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No Chance to Sin

When speaking of the Mitzvah of the Lulav and Etrog, the Torah states “and you shall take for yourselves on the first day.” The Talmud defines the first day (of Sukkot) as the first day in the reckoning of sins. Since we achieve atonement on Yom Kippur for our sins, a new account is started for the new year. What about the four days between Yom Kippur and Sukkot; couldn’t sins be committed on those days? The Talmud concludes that one does not have the opportunity to sin because there is so much to do in preparation for the holiday of Sukkot. “This one is busy with his Sukkah, this one is busy with his Lulav.”

These four days between Yom Kippur and Sukkot are also referred to as Gott’s Nomen (Yiddish for G-d’s name) as each of the four days corresponds to another letter in the Tetragrammaton. In other words we are in a very special time now, still operating under the glow of holiness from Yom Kippur and eagerly preparing for the most joyous season in the Jewish calendar – the Festival of Sukkot/Simchat Torah.

The holiday of Sukkot is one of the times when we can really see how far Judaism has come in New Orleans. When I was a child there were not a lot of families that had a Sukkah or even their own Lulav and Etrog set. Now we see Sukkahs popping up everywhere and I love the sight of people streaming to Shul on Sukkot holding their Lulav and Etrog sets.

I consider it my privilege to offer the use of my Lulav and Etrog to someone that does not have their own and would like to do the Mitzvah. Please let me know if you would like to take me up on that offer.

Of course Sukkot is also the opening act for the ultimate in joyous celebration – Simchat Torah. Simchat Torah is my favorite holiday of the year. Simchat Torah at Chabad is very special and I invite you all to come and celebrate with us uptown or in Metairie on Monday night, October 8.

In the meantime, enjoy the Sukkot prep frenzy and your time off from sins.

Shabbat Shalom
Rabbi Mendel Rivkin

Getting the Message

An elderly man, who had not accessed his bank account for many years, sent his grandson to make a withdrawal. The bank manager calls to ask for his account password, to which he replies, “Mickey, Minnie, Pluto, Goofy, Huey, Dewey, Louie, Baton Rouge.” The smiling banker inquires as to the origin of this original password, to which the old man replies, “They told me I needed a password that had seven characters and one capital.”

Clearly the elderly man did not get the message. We are currently in middle of the Days of Awe. During a season such as this one we must ask ourselves if we are “getting the message.” Many people resolve to do things different for the coming year. This is a wonderful practice. However, we must consider carefully what kind of resolutions we take upon ourselves in light of the time in which we find ourselves.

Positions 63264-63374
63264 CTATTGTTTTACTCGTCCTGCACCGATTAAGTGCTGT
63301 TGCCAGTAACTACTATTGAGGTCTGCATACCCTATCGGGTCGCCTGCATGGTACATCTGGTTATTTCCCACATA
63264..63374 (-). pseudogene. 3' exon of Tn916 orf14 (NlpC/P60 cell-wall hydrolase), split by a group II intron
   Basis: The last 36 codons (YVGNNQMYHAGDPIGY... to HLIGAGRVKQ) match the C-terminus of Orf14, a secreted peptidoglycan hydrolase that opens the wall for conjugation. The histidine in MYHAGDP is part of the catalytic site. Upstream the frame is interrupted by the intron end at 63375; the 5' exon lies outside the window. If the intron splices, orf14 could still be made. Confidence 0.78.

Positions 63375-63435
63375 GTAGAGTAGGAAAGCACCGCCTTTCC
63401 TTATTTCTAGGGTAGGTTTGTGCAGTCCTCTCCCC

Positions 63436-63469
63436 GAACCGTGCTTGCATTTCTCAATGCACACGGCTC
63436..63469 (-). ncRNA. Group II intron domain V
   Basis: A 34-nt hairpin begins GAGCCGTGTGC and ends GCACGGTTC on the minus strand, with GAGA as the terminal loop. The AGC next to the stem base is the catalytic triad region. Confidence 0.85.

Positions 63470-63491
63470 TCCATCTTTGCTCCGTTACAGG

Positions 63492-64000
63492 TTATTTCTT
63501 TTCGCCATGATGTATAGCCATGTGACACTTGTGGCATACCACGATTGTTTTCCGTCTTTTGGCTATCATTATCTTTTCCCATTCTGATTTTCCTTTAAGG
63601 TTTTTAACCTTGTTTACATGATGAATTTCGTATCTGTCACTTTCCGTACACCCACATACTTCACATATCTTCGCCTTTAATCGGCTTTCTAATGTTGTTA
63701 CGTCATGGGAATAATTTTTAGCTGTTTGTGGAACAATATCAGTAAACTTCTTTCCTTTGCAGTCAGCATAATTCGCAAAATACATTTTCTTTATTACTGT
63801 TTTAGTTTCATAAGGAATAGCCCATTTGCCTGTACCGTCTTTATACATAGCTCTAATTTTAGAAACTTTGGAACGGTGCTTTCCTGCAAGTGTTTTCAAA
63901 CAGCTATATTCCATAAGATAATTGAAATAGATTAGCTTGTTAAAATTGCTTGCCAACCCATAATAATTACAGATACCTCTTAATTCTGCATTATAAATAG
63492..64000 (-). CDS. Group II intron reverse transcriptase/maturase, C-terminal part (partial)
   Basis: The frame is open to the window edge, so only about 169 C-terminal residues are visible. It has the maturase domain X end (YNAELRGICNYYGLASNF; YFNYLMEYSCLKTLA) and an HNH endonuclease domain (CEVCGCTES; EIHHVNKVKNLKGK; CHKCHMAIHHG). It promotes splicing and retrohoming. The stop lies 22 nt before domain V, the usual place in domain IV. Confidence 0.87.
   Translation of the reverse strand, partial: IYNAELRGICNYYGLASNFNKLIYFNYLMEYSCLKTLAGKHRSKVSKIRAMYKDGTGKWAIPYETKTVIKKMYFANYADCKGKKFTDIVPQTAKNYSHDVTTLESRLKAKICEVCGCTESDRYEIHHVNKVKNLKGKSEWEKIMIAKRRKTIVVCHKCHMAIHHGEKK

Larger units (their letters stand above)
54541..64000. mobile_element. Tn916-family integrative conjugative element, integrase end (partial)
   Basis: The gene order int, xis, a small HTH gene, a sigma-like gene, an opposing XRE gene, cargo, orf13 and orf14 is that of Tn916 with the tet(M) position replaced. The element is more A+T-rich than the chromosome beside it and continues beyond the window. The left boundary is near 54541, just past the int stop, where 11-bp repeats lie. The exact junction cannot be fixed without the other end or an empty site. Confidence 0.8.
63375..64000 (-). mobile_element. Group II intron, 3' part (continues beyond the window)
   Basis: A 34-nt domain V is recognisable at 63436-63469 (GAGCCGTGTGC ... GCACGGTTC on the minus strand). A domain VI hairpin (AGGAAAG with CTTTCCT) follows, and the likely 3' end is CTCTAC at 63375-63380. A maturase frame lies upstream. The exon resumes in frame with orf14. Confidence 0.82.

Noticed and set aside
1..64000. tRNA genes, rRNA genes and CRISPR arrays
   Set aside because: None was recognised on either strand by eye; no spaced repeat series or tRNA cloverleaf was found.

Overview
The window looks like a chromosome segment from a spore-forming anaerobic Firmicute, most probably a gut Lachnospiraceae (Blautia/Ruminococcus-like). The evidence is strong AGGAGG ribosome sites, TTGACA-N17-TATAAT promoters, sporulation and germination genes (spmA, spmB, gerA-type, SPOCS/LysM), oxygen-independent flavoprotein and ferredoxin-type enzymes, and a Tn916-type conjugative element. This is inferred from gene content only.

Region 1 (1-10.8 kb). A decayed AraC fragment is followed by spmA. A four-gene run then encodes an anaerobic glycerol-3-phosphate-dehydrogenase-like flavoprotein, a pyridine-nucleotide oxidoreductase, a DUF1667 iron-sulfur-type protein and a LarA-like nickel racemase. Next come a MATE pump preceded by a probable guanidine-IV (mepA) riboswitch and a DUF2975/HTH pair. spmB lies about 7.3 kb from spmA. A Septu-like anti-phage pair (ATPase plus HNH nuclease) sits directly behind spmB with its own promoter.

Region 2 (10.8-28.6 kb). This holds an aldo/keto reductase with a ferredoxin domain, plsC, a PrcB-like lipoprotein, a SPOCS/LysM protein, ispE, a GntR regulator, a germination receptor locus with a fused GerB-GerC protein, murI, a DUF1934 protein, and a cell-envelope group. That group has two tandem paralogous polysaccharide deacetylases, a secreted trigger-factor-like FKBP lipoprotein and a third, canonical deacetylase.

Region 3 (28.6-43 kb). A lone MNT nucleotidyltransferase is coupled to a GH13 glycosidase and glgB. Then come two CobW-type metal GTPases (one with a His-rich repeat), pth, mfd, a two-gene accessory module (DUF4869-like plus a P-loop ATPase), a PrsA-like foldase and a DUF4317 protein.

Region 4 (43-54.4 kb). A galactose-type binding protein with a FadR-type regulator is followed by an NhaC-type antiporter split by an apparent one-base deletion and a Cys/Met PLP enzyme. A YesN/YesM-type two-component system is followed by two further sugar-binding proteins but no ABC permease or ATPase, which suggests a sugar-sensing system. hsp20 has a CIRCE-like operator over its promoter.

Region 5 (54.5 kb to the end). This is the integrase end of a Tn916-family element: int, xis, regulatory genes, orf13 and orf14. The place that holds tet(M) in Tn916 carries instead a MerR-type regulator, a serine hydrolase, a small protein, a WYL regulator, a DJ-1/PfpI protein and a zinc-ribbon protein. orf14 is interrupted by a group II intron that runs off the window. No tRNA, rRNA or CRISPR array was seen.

Rosh Hashanah and Yom Kippur are days that are meant to be focused on our relationship with Hashem. On Rosh Hashanah we coronate Hashem as our king (Malkeinu) and on Yom Kippur we highlight the special intensity of our deep connection to Hashem. Chasidism teaches that Neilah (closing) means that the doors of heaven close, leaving us inside alone with G-d.

May I therefore suggest that our resolutions take on the nature of the times? In addition to resolving to be more health conscious, less stressed, increase family ties, less scattered etc., let us also and more importantly resolve to pay more attention to prayer, Torah study and Mitzvah observance. In doing so, we will find that many of the other matters begin to fall into place as well.

May Hashem seal us all for a year of health, happiness, prosperity and meaning!

Mazel Tov to Julie and Jim Gillis and family upon the birth of their daughter Tamar Elisheva!

Shabbat Shalom
Rabbi Mendel Rivkin

Like the love of parents for their child

Many wonder how we can celebrate Rosh Hashanah if it is a judgment day. Festive meals, holiday clothing and other signs of celebration seem to be out of place. The Baal Shemtov explains that G-d’s love for us is so profound that we can be certain of a positive outcome of the judgment. He illustrated this by way of a parable. The greatest scholar in town, named Yankel, spends most of his time in study. In particular, Yankel likes to study from memory because this requires him to concentrate even more. When Yankel’s son comes to him in middle of his studies and wants to share an idea or a thought, he not only interrupts his study to listen, he also does so with great pleasure. Even though Yankel’s wisdom far exceeds that of his little boy, still his love for the child allows him to take pleasure even in his small accomplishments.